The significance of these for me is that these fossils are 400 million years old, four hundred million years!! Thats almost a different planet back then, most of the species found here are long extinct; and these collections of fossils are images of eco-systems from a time when life was just getting started on the land.
In astronomical terms; the most distant objects I’ve seen in my telescope are a few incredibly dim galaxies in the Virgo Cluster at 60 million light years away, thats about the same time as the ‘end of the dinosaurs’ extinction 65 million years ago. You need a very big telescope to see galaxies 400mly away! And half a billion years; is one ninth of the very existence of the planet Earth…
South Sands, Goodrington – fossils in the pebbles
For years I didn’t think there were any fossils on our beaches, or nothing much to see, but I was wrong! After reading about fossils on the OUGS web page linked below; I went for a look and was quite amazed by how many rice-rock type pebbles there are at South Sands; some are messy and hard to see any detail; but occasionally you find some real gems!
The place of most abundance that I’ve found so far is the wet pebble bank by the water outlet pipe; and to the south of there; the part of the beach you see pictured here:
Many of these blue-grey limestone pebbles have curious shapes in them; and some patience searching can yield some really detailed fossils of corals and other reef life. Most visible when wet; and the clearest details are seen on the smooth surfaces of well-tumbled pebbles, so these are cross-sections of 3D shapes preserved within the rock; quite often the same lifeform is seen on two sides of a pebble.
I’ve done a few good searches now, at night by torch light, and have found a good variety of different things of interest; the quality threshold for ‘bring it home’ is going up. Each time I find two or three beautiful specimens with clearly preserved details which is giving me features from which to try and tell them apart. So here are some of my best finds to date:
I first read about the fossils of South Sands here. Slightly different to how it’s described on that page; I’ve had my luck with the pebbles higher up the beach; where the water pipe comes out of the sand; searching the busy areas of wet pebbles, and south from there.
Many of these pebbles need to be wet for the shapes to stand out; and I have wet them for some pictures. I’ve used hydrochloric acid on some which can give more contrast; sometimes smooths the dark areas but can also make the surface features look messy. The most attractive finds have been through a lot of natural tumbling on the beach and become smooth, though of-course not as smooth as using a rock tumbler… and looking forward to trying that soon!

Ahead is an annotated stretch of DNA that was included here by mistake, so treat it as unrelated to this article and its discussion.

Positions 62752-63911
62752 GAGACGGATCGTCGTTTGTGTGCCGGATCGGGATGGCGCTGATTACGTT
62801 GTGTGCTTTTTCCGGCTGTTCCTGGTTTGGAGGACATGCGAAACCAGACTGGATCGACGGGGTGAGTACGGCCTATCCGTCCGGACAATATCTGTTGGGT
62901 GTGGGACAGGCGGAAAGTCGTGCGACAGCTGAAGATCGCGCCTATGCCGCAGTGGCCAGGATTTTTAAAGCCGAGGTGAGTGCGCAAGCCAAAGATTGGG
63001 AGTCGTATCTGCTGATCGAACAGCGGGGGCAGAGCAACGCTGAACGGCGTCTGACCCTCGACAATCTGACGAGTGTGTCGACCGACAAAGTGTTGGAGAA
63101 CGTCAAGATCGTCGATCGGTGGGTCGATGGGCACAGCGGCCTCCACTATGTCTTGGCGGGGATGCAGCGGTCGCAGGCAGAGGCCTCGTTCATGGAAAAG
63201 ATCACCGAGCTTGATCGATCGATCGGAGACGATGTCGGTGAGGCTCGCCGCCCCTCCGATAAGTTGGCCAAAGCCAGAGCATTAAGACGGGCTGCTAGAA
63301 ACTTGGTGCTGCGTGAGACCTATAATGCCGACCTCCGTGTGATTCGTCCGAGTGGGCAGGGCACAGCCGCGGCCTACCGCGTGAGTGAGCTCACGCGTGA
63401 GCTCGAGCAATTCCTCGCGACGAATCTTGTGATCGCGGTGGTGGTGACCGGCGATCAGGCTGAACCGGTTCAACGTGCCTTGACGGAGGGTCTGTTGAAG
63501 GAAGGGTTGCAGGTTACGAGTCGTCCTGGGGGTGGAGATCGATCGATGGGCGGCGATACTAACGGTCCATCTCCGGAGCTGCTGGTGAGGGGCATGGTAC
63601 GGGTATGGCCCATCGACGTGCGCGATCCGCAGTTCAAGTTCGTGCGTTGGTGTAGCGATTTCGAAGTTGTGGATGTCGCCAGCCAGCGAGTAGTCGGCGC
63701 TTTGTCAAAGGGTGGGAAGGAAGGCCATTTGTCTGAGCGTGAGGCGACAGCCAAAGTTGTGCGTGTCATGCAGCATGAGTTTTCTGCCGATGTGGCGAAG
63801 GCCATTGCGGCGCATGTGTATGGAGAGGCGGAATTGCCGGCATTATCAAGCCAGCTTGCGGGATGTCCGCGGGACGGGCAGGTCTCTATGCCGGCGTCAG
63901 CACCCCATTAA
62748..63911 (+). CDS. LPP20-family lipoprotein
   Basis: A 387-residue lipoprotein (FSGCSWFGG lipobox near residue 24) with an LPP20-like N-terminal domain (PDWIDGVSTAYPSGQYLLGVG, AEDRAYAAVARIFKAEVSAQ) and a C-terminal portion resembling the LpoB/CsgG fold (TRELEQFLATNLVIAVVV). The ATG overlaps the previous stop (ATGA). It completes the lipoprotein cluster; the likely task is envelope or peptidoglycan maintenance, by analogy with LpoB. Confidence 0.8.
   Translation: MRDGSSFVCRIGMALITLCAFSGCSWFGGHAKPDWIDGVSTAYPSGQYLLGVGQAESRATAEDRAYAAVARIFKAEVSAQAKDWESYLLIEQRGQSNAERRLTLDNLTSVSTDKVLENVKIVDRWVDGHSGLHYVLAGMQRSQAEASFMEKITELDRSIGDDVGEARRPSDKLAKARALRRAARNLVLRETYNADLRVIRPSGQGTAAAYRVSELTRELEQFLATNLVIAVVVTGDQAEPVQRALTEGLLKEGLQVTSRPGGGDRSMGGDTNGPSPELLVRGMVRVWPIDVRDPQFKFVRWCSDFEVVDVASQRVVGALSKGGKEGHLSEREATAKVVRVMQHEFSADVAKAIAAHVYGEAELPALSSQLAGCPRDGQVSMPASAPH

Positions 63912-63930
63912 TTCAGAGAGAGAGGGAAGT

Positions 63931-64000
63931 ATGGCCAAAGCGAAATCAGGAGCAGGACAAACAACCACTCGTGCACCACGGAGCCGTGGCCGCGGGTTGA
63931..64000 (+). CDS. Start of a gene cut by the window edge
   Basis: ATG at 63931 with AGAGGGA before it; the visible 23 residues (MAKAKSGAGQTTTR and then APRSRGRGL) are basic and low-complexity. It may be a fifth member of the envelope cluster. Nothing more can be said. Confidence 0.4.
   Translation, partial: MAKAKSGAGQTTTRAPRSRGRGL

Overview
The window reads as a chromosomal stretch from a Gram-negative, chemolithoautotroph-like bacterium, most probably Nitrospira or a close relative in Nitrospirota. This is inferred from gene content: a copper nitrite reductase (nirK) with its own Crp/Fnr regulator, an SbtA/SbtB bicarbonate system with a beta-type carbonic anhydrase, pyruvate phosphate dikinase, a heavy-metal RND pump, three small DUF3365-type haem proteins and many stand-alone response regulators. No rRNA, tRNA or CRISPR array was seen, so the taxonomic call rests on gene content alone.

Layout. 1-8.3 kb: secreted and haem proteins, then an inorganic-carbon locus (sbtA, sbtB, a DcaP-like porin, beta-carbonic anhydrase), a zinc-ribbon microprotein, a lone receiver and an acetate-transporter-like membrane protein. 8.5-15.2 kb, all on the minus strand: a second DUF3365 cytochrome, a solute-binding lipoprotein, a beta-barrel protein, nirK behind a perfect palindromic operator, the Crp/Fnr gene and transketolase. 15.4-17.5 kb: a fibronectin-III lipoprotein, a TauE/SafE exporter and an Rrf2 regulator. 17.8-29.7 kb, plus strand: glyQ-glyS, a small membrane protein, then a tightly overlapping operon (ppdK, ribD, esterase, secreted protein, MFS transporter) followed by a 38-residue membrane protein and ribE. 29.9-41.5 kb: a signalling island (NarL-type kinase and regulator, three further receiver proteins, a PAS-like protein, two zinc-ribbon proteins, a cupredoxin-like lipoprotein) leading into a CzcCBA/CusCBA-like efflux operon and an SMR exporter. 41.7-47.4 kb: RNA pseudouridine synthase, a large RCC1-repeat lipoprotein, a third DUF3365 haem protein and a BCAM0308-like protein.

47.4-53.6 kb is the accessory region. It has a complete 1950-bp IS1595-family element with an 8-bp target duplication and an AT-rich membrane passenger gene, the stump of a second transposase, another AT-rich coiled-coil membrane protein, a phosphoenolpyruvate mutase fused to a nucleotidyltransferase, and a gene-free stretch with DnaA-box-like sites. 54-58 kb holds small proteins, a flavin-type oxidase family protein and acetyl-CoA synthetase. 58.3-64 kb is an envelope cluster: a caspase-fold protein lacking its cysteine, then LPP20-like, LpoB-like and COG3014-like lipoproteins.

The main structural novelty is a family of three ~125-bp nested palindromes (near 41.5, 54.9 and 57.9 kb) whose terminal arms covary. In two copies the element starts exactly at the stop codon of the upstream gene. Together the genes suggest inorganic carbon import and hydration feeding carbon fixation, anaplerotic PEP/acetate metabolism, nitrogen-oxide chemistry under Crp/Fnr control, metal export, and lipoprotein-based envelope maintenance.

I’ve been learning about corals (cnidaria), the two types found in the Devonian; rugose (solitary and colonial) and tabulate, and also Bryozoans, Calcifying Algae, Stromatoporids/Sponges (porifera) etc, but its still very hard to tell things apart, obviously this will only come with experience.
There’s an outstanding question to this story though… The sandy red Torbay Breccia which makes up the cliffs at both ends of Goodrington is Permian age red sandstone conglomerate with pebbles and other rocks embedded within. I believe these are “flash flood deposits within braided river systems” (source) which swept up many already formed Devonian limestone pebbles and locked them inside a sandstone.
If I’ve got this right… reef deposits get laid down in the Devonian approx. 400ma ago and over tens of millions of years became limestone rock, this is gradually uplifted and weathers into a river system; getting tumbled into pebbles by water, and sometime in the Permian these rounded pebbles get washed into a torrent of sandy water and settle into a sandstone about 300ma ago. This rock then stays in the ground for 300 million years; until now; when the sandstone breccia-conglomerate is exposed and erodes releasing the sand and the pebbles once again…?!
If you look at the pebbles embedded in the Permian conglomerate you’ll see many look the same as the fossilicious pebbles we find on the beach today. So the question is: have all of the fossilicious pebbles found on the beach weathered out of the Permian breccia, or is there also limestone being released from the cliffs and outcrops nearby and tumbled into pebbles more recently? Both I suspect.